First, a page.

In 1946 King declared himself fed up with postwar rationing, and took a trials submarine to Northern Ireland to feast his crew on unrationed steak, eggs and bacon. But the visit had an ulterior motive: he crossed the border with the Irish Republic to woo the "tall, slim, and willowy" Anita Leslie, whom he had met three years earlier while skiing in wartime Lebanon.
His protracted service in the war had left King feeling "like an overwound clockwork mouse", and he decided to resign from the navy. Years later he would remark that all his friends had died in the war, and ended after-dinner speeches by asking "What was the point?" of the conflict. He and Anita - an author and a distant kinswoman of Winston Churchill - married in 1949 and embarked on an extended honeymoon sailing around the West Indies in the yacht Galway Blazer.
They bought the romantic - but roofless - 12th-century Oranmore Castle on the shores of Galway Bay along with 60 hectares that King reclaimed from bog and rock to start an organic farm.
In August 1968 he set off from Plymouth to circumnavigate the world single-handed, in the junk-rigged Galway Blazer II. He described his odyssey as "a lonely venture intended to unwind the springs of tension which had never quite been eased out of my deepest being since submarine days".
In submarines he had lived on "a soaplike meat substitute" (Spam), the smell of which haunted him still, and on this voyage he subsisted on a diet of raisins; wholemeal biscuits; almond nut paste for protein; and, for vitamin C, cress grown in jars. This was supplemented by the occasional flying fish that landed on board.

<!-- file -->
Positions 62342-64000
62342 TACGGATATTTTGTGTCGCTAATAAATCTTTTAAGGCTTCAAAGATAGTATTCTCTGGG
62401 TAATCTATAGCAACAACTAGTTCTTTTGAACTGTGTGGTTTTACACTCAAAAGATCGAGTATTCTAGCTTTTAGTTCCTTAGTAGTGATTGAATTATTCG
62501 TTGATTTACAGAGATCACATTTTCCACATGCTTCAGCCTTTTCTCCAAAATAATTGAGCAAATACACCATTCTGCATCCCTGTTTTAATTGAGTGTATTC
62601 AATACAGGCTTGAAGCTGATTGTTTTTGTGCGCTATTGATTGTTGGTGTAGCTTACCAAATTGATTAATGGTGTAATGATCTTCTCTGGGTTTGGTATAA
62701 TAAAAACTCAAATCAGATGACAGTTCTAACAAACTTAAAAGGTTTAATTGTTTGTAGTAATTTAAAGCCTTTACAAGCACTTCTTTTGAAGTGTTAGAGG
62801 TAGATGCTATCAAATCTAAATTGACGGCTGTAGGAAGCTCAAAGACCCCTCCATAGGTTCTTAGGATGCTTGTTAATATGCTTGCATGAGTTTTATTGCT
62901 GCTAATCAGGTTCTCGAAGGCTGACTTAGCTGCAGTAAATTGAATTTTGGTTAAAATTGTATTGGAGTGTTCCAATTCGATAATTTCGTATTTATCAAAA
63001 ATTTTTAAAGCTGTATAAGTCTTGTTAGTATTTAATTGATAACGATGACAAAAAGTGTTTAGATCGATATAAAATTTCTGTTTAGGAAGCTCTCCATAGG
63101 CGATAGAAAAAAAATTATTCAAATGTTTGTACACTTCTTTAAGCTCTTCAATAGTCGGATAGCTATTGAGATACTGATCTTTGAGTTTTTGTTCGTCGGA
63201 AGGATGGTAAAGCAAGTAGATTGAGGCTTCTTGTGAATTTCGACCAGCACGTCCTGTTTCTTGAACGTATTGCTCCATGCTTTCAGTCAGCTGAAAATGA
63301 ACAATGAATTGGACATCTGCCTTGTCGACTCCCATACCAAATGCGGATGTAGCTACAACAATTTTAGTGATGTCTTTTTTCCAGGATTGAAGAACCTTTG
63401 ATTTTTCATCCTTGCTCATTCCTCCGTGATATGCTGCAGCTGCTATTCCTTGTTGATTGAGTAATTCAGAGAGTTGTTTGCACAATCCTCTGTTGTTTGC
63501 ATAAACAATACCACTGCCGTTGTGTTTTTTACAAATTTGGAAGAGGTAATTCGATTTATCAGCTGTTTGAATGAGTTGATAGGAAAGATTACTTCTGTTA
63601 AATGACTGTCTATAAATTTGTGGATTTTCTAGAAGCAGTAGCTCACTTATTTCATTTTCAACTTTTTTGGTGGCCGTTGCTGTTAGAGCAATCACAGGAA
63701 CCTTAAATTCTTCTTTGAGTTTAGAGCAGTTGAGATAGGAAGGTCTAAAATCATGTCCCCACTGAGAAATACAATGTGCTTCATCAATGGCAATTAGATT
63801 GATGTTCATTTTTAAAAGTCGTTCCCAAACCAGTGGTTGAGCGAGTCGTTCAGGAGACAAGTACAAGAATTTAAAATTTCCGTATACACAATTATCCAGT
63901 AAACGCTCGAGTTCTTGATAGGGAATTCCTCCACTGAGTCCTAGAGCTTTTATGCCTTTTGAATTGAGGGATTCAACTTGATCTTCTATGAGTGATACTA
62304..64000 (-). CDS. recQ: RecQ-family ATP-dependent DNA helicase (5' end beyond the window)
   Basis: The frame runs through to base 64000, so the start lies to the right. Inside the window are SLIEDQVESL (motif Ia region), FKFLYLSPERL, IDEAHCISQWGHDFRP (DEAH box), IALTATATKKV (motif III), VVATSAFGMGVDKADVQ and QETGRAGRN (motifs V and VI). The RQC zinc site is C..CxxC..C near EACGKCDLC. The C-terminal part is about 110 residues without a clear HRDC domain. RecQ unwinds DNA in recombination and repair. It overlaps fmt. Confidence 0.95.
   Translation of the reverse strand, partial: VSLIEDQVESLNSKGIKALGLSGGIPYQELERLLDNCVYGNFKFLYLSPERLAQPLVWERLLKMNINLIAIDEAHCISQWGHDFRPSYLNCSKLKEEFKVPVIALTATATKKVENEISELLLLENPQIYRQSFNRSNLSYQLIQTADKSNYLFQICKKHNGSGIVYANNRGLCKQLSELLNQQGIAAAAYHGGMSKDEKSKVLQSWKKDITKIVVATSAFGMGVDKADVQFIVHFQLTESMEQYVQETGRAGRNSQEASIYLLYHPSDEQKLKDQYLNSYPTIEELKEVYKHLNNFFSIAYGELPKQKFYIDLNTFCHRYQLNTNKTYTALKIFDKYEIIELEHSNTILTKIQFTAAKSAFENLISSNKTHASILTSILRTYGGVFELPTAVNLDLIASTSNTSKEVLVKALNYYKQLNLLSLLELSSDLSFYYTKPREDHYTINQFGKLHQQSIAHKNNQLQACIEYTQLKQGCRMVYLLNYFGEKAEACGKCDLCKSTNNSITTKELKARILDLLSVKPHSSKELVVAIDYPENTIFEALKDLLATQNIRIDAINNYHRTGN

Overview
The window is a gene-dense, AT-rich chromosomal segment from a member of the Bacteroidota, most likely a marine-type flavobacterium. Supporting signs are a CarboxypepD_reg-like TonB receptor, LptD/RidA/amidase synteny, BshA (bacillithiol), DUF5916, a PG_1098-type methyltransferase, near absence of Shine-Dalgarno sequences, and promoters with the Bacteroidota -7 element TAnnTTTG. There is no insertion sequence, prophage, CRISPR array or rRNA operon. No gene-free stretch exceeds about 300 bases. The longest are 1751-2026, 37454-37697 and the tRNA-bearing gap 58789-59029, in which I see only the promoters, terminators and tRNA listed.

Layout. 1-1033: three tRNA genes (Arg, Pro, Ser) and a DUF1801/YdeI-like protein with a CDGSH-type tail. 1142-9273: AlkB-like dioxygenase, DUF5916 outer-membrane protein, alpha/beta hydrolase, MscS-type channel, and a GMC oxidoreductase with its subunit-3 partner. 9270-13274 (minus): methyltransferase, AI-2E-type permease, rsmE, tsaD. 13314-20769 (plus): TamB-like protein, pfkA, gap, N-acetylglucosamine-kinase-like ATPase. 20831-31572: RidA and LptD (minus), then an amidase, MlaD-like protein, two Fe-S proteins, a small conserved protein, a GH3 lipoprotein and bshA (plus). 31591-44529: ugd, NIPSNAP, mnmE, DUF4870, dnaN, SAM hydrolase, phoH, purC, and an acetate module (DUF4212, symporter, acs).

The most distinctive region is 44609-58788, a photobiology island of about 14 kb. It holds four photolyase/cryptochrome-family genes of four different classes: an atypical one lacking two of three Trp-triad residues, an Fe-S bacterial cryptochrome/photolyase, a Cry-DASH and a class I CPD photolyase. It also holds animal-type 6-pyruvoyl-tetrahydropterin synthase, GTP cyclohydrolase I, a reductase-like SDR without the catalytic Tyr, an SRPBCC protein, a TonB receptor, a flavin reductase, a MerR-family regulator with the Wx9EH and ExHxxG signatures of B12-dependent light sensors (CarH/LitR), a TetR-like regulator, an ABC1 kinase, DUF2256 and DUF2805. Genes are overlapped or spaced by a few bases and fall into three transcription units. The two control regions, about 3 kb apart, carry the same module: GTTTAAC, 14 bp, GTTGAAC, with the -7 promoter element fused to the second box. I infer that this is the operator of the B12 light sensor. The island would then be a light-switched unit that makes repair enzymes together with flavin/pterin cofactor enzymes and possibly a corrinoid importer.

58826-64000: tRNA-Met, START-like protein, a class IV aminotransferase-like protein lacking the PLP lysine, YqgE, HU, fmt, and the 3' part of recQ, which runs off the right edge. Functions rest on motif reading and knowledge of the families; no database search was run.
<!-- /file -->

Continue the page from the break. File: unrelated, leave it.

King's voyage ended on October 30, when he was dismasted in the worst storm
he ever witnessed in his lifetime at sea; he had to be towed into Cape Town. He made two further attempts to circumnavigate the globe: in 1970 he got as far as Perth, Western Australia, where ill health caused him to abandon the journey, but in 1971 he finally achieved his ambition.
King was a believer in extrasensory perception and in the so-called "third eye", ; on several occasions, he said, he had been able to sense imminent danger, saving not only his own life but the lives of those around him. On his journey in 1971 he was below deck, in the cabin of Galway Blazer II, when his "third eye" made him turn towards the lee side of the boat just before it bulged inwards as it was struck by a giant shark. King rushed on deck to see a swirl of water and a trail of blood astern as he quickly tacked, to bring the hole out of the water. The new tack meant there was "nothing between me and Antarctica", and for three days he struggled to make a repair that would enable him to turn back.
King finally reached Plymouth in 1973. During his successful circumnavigation, under the Irish tricolour, he had rounded the Cape of Good Hope; Cape Leeuwin;
South-East Cape in Tasmania; the South-West Cape, Stewart Island, New Zealand; and the Horn. For five months and one day he was out of radio contact. It was during this isolation that King realised it was no longer painful to recall his submarine years; that he was just living for fun; and that all he had to do was to stay alive.
King wrote several books, including two autobiographies: The Stick and the Stars (1958), which was principally about his war experiences, and Adventure in Depth (1975), about his sailing exploits.
His wife predeceased him in 1984, and he is survived by their son and daughter.